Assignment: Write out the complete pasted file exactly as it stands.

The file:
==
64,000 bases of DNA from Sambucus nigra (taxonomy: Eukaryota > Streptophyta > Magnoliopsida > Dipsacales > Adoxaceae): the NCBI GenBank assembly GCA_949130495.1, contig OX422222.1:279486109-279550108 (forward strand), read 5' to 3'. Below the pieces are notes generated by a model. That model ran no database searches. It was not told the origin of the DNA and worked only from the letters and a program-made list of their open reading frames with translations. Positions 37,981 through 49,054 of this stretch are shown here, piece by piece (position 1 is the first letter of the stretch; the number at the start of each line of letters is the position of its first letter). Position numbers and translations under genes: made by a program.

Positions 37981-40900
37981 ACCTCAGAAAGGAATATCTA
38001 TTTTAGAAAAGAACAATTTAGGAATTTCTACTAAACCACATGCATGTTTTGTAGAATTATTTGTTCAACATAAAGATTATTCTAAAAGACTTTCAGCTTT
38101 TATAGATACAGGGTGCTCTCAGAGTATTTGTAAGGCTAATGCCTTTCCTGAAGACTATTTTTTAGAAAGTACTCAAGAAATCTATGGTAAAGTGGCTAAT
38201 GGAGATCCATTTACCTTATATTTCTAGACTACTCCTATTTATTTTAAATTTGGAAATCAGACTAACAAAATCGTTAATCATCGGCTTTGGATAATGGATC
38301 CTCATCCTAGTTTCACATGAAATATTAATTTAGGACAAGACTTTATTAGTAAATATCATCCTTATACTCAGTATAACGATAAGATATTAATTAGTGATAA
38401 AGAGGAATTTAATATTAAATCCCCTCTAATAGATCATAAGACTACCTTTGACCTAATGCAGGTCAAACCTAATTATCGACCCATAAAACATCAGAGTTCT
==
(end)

64,000 bases of DNA from Sambucus nigra (taxonomy: Eukaryota > Streptophyta > Magnoliopsida > Dipsacales > Adoxaceae): the NCBI GenBank assembly GCA_949130495.1, contig OX422222.1:279486109-279550108 (forward strand), read 5' to 3'. Below the pieces are notes generated by a model. That model ran no database searches. It was not told the origin of the DNA and worked only from the letters and a program-made list of their open reading frames with translations. Positions 37,981 through 49,054 of this stretch are shown here, piece by piece (position 1 is the first letter of the stretch; the number at the start of each line of letters is the position of its first letter). Position numbers and translations under genes: made by a program.

Positions 37981-40900
37981 ACCTCAGAAAGGAATATCTA
38001 TTTTAGAAAAGAACAATTTAGGAATTTCTACTAAACCACATGCATGTTTTGTAGAATTATTTGTTCAACATAAAGATTATTCTAAAAGACTTTCAGCTTT
38101 TATAGATACAGGGTGCTCTCAGAGTATTTGTAAGGCTAATGCCTTTCCTGAAGACTATTTTTTAGAAAGTACTCAAGAAATCTATGGTAAAGTGGCTAAT
38201 GGAGATCCATTTACCTTATATTTCTAGACTACTCCTATTTATTTTAAATTTGGAAATCAGACTAACAAAATCGTTAATCATCGGCTTTGGATAATGGATC
38301 CTCATCCTAGTTTCACATGAAATATTAATTTAGGACAAGACTTTATTAGTAAATATCATCCTTATACTCAGTATAACGATAAGATATTAATTAGTGATAA
38401 AGAGGAATTTAATATTAAATCCCCTCTAATAGATCATAAGACTACCTTTGACCTAATGCAGGTCAAACCTAATTATCGACCCATAAAACATCAGAGTTCT